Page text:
Selecting a Teacher


The first requisites of a good teacher are that he must possess a good musical education received from a competent instructor, and that he must also possess the ability to teach fundamentals correctly. The selection of the first teacher is really of more importance than the selection of a later one, if a later one is needed, and yet some parents are utterly indifferent in this matter.

The main reason for ‘this attitude seems to be a false sense of economy, for many of those who adopt it are people who can afford the best. There seems to be a feeling, however, that anyone who has any knowledge at all of the rudiments of music and is willing to impart such knowledge is “good enough for a start.” Later on, of course, after the children have “got a start,” they will be taken to a good teacher for the first time. This same good teacher will be expected in about a term’s time to produce young Bloomfield-Zeislers and Paderewskis. Instead of which, of course, he will be engaged in trying to undo the work of the earlier and inadequate teacher.

But the good teacher’s reputation was never made with pupils of the above kind. The pupils he has brought out will have been those who have had good foundation work properly laid by himself or some body as competent. The subject of inefficient teaching as a result of false economy is a broad one, but it is at the root of the whole subject of the advancement of music in America.


Some years ago, a friend of mine, living in a town of about two thousand inhabitants, wished to have me instruct her, and promised to organize a class for me if I would teach in her town. As I had to pass through the town weekly, I acquiesced. The number of pupils, material and price, were very satisfactory so far as I personally was concerned, but the musical conditions in that town were deplorable, and the competition I had to face was amusing. Lessons could be procured for fifty cents as a maximum down through the grades forty, thirty-five, twenty-five, and even twelve and a half cents, or two for a quarter. The cheapest teacher was also the’ most magnanimous, as she supplied ice cream socials at the end of each term of twenty-four lessons, and a reduction in price was made if a whole term was taken. Those teachers were well patronized and had large classes. How I ever managed to organize a class and maintain it always seemed a miracle when such bargain prices could be had!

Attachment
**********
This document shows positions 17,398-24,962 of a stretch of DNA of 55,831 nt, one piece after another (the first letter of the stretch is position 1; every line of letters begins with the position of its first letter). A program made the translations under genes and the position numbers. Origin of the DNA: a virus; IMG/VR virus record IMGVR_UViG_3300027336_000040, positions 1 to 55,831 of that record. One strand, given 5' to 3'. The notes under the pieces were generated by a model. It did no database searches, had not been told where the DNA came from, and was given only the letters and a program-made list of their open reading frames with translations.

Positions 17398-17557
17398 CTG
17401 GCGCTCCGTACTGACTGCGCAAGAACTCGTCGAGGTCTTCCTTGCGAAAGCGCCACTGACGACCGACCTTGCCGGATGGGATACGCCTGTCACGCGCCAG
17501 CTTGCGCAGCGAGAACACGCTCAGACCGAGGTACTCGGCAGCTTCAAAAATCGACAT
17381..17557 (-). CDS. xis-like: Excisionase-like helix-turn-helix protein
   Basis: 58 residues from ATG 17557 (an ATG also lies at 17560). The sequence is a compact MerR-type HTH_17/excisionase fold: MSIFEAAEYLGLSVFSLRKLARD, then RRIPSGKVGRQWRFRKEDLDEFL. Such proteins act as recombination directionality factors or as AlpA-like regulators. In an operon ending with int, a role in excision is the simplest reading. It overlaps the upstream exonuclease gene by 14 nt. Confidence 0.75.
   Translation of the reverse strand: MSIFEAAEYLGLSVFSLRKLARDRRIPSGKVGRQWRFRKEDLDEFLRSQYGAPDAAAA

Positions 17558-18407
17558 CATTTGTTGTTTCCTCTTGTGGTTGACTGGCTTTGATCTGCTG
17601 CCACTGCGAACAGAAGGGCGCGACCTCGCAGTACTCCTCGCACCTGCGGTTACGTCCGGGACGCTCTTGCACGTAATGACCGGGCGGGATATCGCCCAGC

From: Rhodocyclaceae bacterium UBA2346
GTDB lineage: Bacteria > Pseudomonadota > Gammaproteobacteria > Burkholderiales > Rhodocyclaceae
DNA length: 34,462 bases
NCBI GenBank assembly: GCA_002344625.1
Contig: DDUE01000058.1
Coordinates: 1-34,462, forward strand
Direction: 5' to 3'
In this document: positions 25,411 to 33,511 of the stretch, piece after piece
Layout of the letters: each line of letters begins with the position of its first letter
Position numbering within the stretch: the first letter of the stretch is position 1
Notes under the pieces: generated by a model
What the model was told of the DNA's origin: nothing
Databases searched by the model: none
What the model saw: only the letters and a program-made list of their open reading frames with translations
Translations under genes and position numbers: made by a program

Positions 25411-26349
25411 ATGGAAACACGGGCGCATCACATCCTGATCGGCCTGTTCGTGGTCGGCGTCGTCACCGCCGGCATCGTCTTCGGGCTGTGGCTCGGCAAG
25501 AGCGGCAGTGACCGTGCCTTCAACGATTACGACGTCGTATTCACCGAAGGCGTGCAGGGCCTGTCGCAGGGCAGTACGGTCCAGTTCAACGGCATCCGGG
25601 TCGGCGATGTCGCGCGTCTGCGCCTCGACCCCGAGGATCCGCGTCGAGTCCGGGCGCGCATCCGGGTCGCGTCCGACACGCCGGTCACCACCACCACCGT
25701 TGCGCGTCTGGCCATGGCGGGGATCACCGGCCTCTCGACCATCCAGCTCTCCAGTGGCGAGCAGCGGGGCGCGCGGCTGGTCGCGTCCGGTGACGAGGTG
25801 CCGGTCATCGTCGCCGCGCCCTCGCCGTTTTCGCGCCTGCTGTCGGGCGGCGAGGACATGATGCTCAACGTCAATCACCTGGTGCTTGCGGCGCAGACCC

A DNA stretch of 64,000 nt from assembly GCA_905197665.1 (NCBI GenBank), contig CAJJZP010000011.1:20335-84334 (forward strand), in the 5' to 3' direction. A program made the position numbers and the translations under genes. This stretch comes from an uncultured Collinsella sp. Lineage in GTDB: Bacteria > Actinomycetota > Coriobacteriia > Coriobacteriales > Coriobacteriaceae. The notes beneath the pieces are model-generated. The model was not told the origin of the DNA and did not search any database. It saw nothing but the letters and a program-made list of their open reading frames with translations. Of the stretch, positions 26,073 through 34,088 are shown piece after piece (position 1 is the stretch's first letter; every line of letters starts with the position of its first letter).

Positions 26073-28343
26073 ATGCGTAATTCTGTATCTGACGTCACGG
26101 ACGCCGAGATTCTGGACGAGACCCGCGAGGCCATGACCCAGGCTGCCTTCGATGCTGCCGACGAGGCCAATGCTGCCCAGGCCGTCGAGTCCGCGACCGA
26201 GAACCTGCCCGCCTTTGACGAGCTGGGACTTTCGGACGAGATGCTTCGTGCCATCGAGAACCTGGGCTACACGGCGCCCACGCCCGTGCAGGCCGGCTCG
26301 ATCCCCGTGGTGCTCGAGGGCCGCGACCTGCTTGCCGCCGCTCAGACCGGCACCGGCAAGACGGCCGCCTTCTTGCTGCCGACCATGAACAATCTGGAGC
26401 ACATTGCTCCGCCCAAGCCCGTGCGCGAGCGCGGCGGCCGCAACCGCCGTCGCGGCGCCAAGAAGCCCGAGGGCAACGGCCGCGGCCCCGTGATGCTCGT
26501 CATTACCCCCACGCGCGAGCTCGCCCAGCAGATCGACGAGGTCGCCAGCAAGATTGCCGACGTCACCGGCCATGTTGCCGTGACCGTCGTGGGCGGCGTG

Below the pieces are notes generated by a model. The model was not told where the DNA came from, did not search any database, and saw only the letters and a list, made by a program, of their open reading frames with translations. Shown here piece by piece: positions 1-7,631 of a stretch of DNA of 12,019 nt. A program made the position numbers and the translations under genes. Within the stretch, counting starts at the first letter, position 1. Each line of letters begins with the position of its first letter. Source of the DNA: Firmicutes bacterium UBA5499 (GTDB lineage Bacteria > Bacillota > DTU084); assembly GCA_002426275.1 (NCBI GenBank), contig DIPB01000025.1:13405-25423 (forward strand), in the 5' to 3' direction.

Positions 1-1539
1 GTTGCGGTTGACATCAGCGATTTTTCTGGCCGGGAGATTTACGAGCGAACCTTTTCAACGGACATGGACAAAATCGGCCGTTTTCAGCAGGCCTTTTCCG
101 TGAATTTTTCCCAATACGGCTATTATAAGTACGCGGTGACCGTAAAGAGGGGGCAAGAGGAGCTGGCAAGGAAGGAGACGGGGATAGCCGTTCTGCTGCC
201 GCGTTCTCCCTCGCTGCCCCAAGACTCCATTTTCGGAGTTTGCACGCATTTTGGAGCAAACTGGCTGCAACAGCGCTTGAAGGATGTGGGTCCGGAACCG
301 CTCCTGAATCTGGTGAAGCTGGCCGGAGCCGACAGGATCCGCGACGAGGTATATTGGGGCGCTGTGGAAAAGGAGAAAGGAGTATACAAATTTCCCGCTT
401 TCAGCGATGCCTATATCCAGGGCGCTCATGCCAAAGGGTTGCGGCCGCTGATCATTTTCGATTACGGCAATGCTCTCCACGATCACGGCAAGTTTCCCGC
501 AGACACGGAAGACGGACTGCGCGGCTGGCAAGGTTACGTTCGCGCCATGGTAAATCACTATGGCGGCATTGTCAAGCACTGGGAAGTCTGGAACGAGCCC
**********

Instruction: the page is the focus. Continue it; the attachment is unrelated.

The conditions elsewhere are often as in this case. The majority of people think of the sum of money they are going to pay instead of what work they are going to receive for their money, and in doing so they frequently fail to get what they most desire—their money’s worth! Barring exceptions due to competition or environment, good teachers can usually afford to charge more for their time, and arc justified in so doing, as their own musical education has been expensive and of a high standard. Children will be better taught if they go to teachers of this class for a few lessons rather than to a cheaper teacher for many.

If high-grade teaching in one’s locality seems too expensive, there are at least two ways in which good teaching may be had cheaper. One is to go to the best-known teacher and get him to recommend some pupil of his who can teach the fundamentals correctly. The other way is to see if he will not use class teaching, which is excellent, and will accordingly reduce his price. By either of these methods, a beginner may be had under the instruction of someone who has positive knowledge of fundamentals. In the end the best is always the cheapest, especially for people with less money. One year with a good teacher is worth two with a poor one.